On the other hand, Zayd, a close associate of Wasil b. 'Ata', the Mu'tazilite, was strongly impressed by the latter's ideas and laid emphasis on the principle of “ordering good and prohibiting evil”, if necessary, by force. Accordingly, he believed that if an Imam wanted to be recognized, he had to claim his right, sword in hand.56 Al-Baqir and Zayd quarrelled over this point, for when the latter asserted that an Imam must rise against the oppressors, the former remarked: “So you deny that your own father was an Imam, for he never contested the issue.”57
When Abu Bakr b. Muhammad al-Hadrami and his brother 'Alqama, two Kufan Shi'is, asked Zayd whether 'Ali was an Imam before he resorted to the sword, he refused to answer the question, which made them break their allegiance with Zayd and go over to Al-Baqir.58
A crucial question was that of the rights of Abu-Bakr and 'Umar. Zayd, agreeing with the Mu'tazilites, held that the first two caliphs had been legally elected Imams, though 'Ali was the preferable candidate, and this greatly impressed the traditionist circles. At the same time he rejected the Mu'tazilite doctrine of the “intermediate state”, but did not object to the opinion of Wasil, that in the conflict between ”'Ali and his adversaries” one of the opposing sides was certainly wrong though Wasil was not sure which,59 whereas Zayd regarded the virtues of 'Ali as of such a high order that the idea of his not being in the right was inadmissible.
However, Zayd's special emphasis on accepting the caliphates of Abu Bakr and 'Umar and his popularity on this ground among moderate circles show, on the one hand, that the question of the caliphates of the first two caliphs had already been under serious discussion in some Shi'i circles at that time, and on the other hand, that Zayd's success by adopting this stand created an embarrassing and complicated situation for Al-Baqir. Zayn al-'Abidin himself never spoke against the first two caliphs, but during Al-Baqir's lifetime some of the extremists who sided themselves with him started asking this question among the legitimist section of the Shi'a. Al-Baqir was thus asked time and again what he thought of Abu Bakr and 'Umar, but he did not publicly discredit them and rather confirmed that they were caliphs.60

Yet certain Shi'is of Kufa asserted that he disavowed the first two caliphs and only concealed his real opinion by resorting to the principle of dissimulation.61 This propaganda on the part of some of the Kufan followers of Al-Baqir no doubt earned him the sympathy of many extremist and semi-extremist circles, but on the other hand it discouraged those who wanted an active and more practical movement to bring the Ahl al-Bayt to power, and were already disappointed with Al-Baqir's quiescent policy. These moderates therefore preferred to range themselves on the side of Zayd,62 who in order to secure certain advantages became more emphatic in his acceptance of the first two caliphs, at the same time rejecting the principle of Taqiya. Al-Baqir was infuriated by the attitude of these Ku fan Shi'is and said, “Even if the Butrites formed one battle-line from east to west, God would not grant glory to the world through them.”63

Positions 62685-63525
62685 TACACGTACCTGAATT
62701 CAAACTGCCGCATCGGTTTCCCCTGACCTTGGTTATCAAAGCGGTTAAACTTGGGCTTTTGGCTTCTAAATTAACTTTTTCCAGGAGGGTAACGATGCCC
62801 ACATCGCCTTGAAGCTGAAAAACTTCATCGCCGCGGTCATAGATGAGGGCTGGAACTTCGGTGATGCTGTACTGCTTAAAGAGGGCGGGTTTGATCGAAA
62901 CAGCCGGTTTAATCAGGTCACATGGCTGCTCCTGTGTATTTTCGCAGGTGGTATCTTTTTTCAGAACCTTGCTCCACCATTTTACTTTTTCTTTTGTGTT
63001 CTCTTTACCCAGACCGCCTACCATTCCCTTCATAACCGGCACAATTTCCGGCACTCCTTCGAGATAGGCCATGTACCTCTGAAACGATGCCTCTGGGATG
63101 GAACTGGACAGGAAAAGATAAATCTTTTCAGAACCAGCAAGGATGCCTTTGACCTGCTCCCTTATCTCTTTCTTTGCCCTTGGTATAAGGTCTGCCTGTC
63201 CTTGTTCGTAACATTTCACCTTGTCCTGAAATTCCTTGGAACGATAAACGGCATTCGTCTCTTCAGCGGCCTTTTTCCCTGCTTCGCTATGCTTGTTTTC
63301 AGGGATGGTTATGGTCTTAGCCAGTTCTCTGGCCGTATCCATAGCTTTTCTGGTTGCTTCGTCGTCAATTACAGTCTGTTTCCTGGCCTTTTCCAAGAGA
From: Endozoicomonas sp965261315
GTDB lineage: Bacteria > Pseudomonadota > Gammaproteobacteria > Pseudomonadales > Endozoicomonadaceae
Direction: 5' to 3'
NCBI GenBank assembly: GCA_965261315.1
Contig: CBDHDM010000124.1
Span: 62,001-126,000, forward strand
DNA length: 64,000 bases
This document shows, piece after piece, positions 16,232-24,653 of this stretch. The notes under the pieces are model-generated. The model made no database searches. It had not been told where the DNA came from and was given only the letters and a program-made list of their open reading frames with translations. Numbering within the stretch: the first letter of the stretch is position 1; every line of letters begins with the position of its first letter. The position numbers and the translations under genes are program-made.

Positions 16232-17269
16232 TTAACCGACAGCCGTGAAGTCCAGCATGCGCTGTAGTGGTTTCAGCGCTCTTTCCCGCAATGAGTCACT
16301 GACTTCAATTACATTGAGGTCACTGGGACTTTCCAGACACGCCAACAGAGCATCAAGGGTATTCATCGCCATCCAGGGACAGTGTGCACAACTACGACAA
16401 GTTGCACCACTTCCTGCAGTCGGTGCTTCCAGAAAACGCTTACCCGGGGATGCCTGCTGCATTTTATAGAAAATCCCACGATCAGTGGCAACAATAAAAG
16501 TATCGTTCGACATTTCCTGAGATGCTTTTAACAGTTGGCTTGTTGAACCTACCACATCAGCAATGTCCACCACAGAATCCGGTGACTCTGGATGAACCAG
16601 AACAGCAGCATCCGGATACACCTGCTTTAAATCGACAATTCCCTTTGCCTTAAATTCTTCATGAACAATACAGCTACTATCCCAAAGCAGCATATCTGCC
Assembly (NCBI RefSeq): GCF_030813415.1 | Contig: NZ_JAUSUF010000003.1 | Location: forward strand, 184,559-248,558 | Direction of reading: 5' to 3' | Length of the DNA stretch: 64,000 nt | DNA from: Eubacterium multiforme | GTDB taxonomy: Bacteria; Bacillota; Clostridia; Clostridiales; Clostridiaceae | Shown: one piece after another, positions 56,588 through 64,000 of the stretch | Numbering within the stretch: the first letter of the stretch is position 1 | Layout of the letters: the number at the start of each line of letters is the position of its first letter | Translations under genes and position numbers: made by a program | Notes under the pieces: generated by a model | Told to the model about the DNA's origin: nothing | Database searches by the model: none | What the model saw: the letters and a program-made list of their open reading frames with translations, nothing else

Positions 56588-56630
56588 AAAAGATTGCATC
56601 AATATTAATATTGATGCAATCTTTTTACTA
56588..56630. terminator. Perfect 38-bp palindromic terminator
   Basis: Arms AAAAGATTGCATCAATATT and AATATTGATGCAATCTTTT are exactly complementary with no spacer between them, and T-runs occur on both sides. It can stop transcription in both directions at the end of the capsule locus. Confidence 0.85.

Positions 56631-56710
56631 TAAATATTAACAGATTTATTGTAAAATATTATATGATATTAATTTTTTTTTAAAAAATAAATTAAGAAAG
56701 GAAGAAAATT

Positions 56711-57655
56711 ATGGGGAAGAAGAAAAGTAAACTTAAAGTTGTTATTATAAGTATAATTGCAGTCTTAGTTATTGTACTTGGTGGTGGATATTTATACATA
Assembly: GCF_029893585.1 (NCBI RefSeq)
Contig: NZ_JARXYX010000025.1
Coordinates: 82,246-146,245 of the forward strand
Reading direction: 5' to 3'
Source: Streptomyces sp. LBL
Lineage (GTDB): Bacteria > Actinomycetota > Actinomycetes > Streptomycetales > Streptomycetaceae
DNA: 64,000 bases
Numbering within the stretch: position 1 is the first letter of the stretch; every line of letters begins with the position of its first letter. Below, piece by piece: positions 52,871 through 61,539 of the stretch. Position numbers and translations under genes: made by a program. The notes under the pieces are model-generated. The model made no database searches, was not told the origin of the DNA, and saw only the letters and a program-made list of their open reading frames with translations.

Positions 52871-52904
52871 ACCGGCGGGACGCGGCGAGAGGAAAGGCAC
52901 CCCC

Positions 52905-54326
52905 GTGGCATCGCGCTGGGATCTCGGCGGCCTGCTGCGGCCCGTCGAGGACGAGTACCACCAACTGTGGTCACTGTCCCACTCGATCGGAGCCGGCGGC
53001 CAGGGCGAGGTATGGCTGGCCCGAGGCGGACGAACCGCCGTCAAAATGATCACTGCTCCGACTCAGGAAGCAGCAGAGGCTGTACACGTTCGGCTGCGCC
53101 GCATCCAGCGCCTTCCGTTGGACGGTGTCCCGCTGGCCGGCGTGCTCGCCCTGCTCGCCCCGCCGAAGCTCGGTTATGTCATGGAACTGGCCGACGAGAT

Among these Kufan Shi'is was Al-Hakam b. 'Utayba al-Kindi, one of the most eminent lawyers of his city.64 He put 'Ali b. Abi Talib above Abu Bakr, but nevertheless remained mild in his Shi'i partisanship, which made him highly popular among the followers of Zayd. As the judge of Kufa, he exercised a strong influence among his fellow-citizens, thus greatly helping the cause of Zayd.65 Naturally Al-Baqir, who considered that he possessed better rights to the Imamate than his younger half-brother, and also objected to the generally compromising attitude of Zayd and his partisans, spoke of them in a bitter way, giving expression to his displeasure thus: “Hakam b. 'Utayba and other associates of Zayd led astray many people. They say, 'We believe in God and the Last Day,' but they are not believers.”66 The successor of Al-Baqir, Ja'far as-Sadiq, upheld the same view and accused Hakam of blaspheming against Al-Baqir,67 and even called the Zaydites an-Nussab (dissenters) who hated 'Ali.68
The question of the first two caliphs at this stage draws our attention to another problem: that of religious practices. Al-Baqir adhered to the traditions derived from 'Ali and his supporters. There were, however, certain disagreements even among the Ahl al-Bayt, for Zayd was inclined to accept the practice of the Ashab al-Hadith of Kufa, mainly based on the rulings of 'Umar. Thus it was Al-Baqir who established the beginnings of the madhhab (legal school) of the Ahl al-Bayt Kashshi records for us a very important tradition which says: